Film Critic Interview: Watching Film Directors with David Thomson

By David D’Arcy

In his new book on film directors, critic David Thomson gives us plenty to think about and plenty more to argue about.

In The Producers, the accountant Leo Bloom (Gene Wilder) says to his conspirator boss Max Bialystok (Zero Mostel), “Actors aren’t animals. They’re human beings,” to which Bialystok responds, “Have you ever eaten with one?” That line was written by the film’s director, Mel Brooks.

David Thomson is not quite echoing Max Bialystok in his new book, and he’s not Mel Brooks, whom he doesn’t mention in his elegant and caustic A Light in the Dark: A History of Movie Directors.

Yet Thomson, author of The Biographical Dictionary of Film, has watched directors being human long enough to have seen them eat and do a lot more, and it’s not always pleasant. He guides us through the careers of a dozen of them and alludes to the work of many dozens more.

And he situates them and their work in history as well as in the present. Filmmakers who have stood the test of time  — Fritz Lang, Luis Buñuel — are receding from view. Women, African-Americans, and others who were marginalized or excluded are replacing and overtaking them. Art houses have closed; the audiences that once supported art cinema dies off. Television washes over it all like a tsunami that never recedes, its flow of streaming products written and directed by people whose names you’ll probably never know.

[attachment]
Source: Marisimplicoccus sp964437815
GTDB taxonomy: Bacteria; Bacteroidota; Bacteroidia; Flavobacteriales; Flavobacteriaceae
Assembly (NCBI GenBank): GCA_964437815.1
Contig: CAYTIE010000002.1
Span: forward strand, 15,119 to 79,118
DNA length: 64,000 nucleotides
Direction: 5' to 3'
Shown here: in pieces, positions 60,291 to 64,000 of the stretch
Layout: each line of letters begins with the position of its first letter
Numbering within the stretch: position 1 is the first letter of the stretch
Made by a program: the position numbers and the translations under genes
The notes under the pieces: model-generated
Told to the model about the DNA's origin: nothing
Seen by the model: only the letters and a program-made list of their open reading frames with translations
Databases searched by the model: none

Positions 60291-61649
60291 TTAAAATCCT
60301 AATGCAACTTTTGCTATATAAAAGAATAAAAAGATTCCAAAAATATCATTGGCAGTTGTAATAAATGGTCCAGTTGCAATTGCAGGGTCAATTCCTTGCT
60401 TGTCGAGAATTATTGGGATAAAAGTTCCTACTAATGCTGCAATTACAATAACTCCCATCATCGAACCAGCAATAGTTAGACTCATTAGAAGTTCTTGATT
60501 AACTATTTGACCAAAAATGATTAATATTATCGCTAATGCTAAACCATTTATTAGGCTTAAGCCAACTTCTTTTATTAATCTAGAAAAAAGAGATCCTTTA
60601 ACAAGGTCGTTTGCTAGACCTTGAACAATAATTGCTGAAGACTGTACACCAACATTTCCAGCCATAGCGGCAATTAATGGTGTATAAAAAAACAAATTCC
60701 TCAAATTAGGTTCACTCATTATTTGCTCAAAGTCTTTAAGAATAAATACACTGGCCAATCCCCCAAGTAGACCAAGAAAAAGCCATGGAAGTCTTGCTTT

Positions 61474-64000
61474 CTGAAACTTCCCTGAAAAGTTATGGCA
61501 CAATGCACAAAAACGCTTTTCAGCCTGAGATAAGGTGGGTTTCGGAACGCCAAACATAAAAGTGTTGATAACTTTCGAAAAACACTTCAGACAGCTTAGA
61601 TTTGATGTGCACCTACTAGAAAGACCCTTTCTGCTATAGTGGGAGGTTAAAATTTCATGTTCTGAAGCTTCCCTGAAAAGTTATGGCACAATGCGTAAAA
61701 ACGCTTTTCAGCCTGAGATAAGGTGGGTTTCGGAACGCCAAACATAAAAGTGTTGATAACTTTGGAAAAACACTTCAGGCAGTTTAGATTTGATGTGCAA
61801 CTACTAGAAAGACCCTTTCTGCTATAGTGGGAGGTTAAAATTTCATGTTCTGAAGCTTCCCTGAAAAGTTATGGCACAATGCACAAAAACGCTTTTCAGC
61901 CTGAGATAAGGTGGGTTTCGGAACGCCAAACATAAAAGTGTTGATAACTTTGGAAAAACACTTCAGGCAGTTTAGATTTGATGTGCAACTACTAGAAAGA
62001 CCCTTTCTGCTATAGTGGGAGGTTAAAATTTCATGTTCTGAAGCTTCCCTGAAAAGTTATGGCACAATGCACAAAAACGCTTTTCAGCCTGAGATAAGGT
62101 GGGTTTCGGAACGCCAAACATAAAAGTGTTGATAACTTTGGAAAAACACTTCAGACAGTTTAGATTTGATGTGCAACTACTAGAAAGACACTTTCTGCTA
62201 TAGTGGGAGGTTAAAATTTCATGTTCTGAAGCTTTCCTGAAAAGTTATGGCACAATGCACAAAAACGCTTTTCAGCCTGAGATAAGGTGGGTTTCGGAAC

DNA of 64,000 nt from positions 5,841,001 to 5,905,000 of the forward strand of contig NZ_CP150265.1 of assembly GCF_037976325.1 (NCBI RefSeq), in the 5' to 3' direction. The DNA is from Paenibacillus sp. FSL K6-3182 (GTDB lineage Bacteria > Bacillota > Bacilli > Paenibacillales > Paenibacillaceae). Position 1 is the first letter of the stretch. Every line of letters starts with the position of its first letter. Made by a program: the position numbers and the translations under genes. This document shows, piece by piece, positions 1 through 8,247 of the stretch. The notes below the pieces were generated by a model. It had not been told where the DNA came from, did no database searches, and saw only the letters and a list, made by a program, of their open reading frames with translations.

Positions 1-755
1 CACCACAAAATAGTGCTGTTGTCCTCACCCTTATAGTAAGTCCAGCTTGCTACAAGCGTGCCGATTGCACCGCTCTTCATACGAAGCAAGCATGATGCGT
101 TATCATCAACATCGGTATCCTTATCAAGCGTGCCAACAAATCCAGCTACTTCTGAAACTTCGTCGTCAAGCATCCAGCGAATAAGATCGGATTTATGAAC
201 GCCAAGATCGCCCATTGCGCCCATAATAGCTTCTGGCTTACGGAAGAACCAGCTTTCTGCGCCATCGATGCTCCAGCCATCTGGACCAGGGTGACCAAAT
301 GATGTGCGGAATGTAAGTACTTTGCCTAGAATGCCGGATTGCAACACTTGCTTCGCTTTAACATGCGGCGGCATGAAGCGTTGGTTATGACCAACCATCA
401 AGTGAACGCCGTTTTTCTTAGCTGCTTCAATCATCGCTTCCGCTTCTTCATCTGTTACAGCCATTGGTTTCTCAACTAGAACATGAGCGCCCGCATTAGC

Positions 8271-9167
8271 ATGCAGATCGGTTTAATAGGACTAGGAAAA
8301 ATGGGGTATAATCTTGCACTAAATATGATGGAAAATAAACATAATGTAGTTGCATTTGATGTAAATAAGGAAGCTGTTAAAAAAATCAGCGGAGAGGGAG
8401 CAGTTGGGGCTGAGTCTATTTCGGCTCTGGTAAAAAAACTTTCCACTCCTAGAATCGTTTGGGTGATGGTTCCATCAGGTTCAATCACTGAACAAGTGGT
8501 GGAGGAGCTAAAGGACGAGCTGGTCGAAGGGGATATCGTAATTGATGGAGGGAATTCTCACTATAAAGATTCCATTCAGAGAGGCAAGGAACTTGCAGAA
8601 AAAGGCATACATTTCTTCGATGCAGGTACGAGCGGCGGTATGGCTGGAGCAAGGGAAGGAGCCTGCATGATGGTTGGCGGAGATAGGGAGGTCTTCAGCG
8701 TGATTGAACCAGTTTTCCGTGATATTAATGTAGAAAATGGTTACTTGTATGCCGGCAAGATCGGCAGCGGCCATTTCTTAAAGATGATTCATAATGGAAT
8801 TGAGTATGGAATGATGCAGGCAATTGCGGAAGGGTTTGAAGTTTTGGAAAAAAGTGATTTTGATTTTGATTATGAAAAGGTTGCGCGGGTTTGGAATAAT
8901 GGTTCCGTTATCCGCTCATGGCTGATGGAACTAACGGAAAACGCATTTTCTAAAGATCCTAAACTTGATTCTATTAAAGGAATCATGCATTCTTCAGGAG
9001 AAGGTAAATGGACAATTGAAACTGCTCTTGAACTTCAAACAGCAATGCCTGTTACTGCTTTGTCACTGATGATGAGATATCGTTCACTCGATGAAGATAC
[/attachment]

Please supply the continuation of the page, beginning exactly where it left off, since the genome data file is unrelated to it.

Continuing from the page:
Before the interview, here are some excerpts from A Light in the Dark, evidence that Thomson’s writing rarely disappoints. He gives us plenty to think about and plenty more to argue about.

Fritz Lang is passing into “the shadows” because the audience for his films — outside of academia and the occasional museum retrospective —  is dying off. “He was the first searing pessimist in a medium given over to crowd-pleasing and sentimentality. In Germany, at least, he had held to desperate visual poetry as a director’s duty. I suspect the American Lang regarded himself as a failure and he made a lot of films that uphold that view.”

On Jean Renoir, “Orson Welles wrote a fond and discerning obituary for the Los Angeles Times that called him ‘the greatest of all directors.’ In truth, Renoir seemed a more balanced and warmer person than Welles, and a more mature or less vain storyteller.”

On Luis Buñuel, another director in oblivion’s penumbra, “really had no other subject or process than filming ardent faces beholding objects of desire and attempting to balance propriety and abandon.”